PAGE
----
There's tacky and then there is just plain wrong. The latter is certainly the case for famed supermarket tabloid The National Enquirer, which published a photo of the late Whitney Houston laying in her open casket on the cover of this week's issue.

Exactly how the tab got its mitts on such a private photo of Houston, who died Feb. 11 at the age of 48 in Los Angeles, is a matter of speculation. What's less a matter of conjecture is whether or not the publication crossed the line. We think so. If this photo is indeed real, it's private and not for the world to see. The family already let the media and her fans share in her funeral, but this photo is something we don't need nor do we deserve to see.

The photo, which you can view below at your own discretion, is accompanied by the "Whitney: Last Photo!" tag. The image features the 'Greatest Love of All' singer in her casket. The cream-hued lining boasts music symbols and her nickname Nippy, which is how many who attended and spoke at her funeral last week referred to her while memorializing and eulogizing her. It looks to be stitched in purple.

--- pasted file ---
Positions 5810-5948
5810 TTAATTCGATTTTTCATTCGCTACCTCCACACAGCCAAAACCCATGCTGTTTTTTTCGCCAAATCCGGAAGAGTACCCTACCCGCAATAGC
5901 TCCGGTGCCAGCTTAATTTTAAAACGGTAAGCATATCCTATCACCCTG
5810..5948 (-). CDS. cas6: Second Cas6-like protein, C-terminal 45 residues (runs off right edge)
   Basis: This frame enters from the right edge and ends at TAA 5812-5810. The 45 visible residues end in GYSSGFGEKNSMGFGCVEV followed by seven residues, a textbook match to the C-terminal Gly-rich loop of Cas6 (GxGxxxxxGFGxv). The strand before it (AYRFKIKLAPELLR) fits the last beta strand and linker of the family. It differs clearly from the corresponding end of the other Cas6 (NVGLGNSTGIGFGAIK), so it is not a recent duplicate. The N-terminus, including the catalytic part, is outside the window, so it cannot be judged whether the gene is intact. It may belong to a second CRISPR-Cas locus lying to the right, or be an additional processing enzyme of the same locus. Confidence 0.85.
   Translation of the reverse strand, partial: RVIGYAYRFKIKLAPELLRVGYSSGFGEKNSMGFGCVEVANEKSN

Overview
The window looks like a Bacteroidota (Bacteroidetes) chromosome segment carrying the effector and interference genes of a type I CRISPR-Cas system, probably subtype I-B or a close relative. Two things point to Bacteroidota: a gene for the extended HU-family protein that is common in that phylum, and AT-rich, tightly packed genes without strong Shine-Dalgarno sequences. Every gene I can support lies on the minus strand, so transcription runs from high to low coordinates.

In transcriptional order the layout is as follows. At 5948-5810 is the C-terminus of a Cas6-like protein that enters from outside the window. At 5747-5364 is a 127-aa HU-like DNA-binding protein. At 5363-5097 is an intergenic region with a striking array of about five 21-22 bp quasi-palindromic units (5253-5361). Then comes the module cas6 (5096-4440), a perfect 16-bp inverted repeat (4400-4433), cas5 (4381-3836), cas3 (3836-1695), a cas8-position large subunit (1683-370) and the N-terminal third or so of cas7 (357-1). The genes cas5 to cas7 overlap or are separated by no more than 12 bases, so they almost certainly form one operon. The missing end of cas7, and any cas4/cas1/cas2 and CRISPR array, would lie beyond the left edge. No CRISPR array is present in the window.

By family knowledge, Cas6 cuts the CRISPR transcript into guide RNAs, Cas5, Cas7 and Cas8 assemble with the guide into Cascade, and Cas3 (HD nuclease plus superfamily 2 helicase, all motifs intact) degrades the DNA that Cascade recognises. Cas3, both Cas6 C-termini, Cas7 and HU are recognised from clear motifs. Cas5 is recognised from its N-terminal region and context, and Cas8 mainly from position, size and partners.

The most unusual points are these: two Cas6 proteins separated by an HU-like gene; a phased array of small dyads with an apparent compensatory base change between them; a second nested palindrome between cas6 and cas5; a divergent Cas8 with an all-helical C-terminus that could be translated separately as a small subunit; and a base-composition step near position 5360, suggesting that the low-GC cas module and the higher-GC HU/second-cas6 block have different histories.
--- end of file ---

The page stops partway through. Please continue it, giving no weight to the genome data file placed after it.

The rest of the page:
Houston is draped in a purple dress, wearing dark eye makeup and shimmery pink lipstick. Her hair is pulled back, with bangs skimming her forehead.

Her look is completed by jewelry.

The tab claims that Houston was buried while wearing $500,000 worth of jewels, gold slippers and her favorite dress.

Controversy has arisen over the legitimacy of the photo, exactly who submitted the photo and if it was approved on any level. Was it a member of her family? Her entourage? It's not likely, especially since a public memorial was eschewed in favor of a private one on Friday (Feb. 17.) It's likely that whomever took and submitted the photo pocketed a nice chunk of change for doing so. It's also incredibly disrespectful to Houston and her mourning family.

There is no photo credit, nor has a rep for the family come forth to dispute its authenticity, according to the LA Times.